In the tiny village of Ranakpur, near Udaipur in western India, is the best known and most elaborate of the temples of Jainism, a religion founded in India at about the same time as Buddhism. Construction of this spectacular 48,000 square feet temple, made entirely of light marble, began in 1439 A.D., two hundred years before the Taj Mahal. When completed 19 years later, the temple included 1444 exquisitely carved columns, no two of them alike. The temple’s 29 halls and 80 domes are also decorated with labyrinthine carvings, many of people and animals. Remarkable as these carvings are, even more remarkable are the beliefs of the people who still worship in this temple.
The fundamental beliefs of Jainism are apparent even before entering the temple, when visitors must first remove anything made of leather. Jains believe that every living thing has a soul and see it as their primary duty to honor and protect anything that is or was alive.
Aggressively non-violent, Jains often wear masks over their noses and mouths to avoid accidentally swallowing insects. All Jains are vegetarians and many won’t eat anything that came from tilling the soil because farming leads to the death of small animals. Many eat only nuts and fruit that have already fallen to avoid hurting the trees and refuse to be carpenters who hurt the wood they work.
Because Jains have shunned traditional professions such as farming and carpentry, many Jains have worked in banking and finance and are the most literate and prosperous group in India. One study suggests that almost half of all stock brokers in India are Jains even though they make up less than a half a percent of the total population.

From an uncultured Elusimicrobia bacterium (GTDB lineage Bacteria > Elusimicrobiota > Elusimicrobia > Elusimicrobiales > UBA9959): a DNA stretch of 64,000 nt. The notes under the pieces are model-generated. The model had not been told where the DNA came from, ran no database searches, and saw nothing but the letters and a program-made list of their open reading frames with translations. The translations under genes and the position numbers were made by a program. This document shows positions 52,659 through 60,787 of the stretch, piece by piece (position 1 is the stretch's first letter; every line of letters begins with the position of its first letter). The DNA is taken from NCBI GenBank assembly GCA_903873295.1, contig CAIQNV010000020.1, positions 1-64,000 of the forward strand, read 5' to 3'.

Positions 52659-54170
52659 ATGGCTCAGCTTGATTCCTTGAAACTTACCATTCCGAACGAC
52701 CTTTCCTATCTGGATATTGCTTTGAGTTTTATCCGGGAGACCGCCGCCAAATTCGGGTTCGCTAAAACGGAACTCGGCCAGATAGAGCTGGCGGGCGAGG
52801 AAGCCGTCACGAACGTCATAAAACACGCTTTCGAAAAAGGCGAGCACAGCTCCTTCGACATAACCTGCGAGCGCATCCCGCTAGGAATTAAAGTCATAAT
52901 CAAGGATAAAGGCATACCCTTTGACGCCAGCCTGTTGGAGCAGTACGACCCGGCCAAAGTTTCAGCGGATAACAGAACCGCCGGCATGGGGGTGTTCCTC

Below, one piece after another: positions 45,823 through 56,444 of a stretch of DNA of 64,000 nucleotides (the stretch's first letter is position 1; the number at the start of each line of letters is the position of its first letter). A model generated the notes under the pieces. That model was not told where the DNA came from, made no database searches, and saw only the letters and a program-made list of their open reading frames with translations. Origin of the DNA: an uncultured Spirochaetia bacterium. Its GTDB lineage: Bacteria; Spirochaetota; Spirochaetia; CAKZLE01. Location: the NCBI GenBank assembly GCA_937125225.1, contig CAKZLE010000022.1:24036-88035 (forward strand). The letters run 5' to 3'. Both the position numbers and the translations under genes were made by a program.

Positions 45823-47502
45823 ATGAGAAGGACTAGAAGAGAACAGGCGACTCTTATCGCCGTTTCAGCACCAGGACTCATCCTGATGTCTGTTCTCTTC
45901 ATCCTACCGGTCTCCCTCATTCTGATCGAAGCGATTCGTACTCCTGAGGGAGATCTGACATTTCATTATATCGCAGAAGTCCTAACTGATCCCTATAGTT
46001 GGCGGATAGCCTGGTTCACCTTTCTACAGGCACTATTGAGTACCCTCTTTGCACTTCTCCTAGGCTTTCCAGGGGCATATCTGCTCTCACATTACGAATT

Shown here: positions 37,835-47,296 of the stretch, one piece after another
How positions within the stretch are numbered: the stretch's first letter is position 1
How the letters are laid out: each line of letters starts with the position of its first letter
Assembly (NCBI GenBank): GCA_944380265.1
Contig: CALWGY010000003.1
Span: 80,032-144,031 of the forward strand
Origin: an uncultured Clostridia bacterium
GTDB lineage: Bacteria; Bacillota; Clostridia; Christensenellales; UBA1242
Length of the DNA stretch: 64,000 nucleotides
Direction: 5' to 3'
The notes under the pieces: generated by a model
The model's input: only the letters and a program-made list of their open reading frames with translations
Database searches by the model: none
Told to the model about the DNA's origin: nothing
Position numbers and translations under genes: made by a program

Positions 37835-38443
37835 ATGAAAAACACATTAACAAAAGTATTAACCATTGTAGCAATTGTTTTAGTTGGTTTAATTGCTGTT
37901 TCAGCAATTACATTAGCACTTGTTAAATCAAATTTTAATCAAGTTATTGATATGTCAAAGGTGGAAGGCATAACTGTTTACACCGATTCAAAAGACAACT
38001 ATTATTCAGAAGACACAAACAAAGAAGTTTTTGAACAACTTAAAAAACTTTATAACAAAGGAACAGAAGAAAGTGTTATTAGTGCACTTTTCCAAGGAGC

Although sometimes the subject of discrimination themselves, Jains are very respectful of other religious beliefs, believing that no human being can know absolute truth and that all religions, including their own, reflect only an imperfect understanding of ultimate reality. The design of the Ranakpur temple witnesses this conviction. Four doors, one on each side of the temple, open into dome-covered halls that all lead to the center, where the four-faced statue of Adinatha, the revered traditional founder of Jainism, is enshrined. No matter which path is taken, the entrant inevitably encounters an image of the divine.
The almost surreal design of the Ranakpur temple is said to have been inspired by a dream divinely sent to its architect. The temple and the beliefs of those who worship in it can inspire another type of dream — a dream of a world in which everyone’s reverence for life and respect for the beliefs of others are at least a little more like those of the Jains.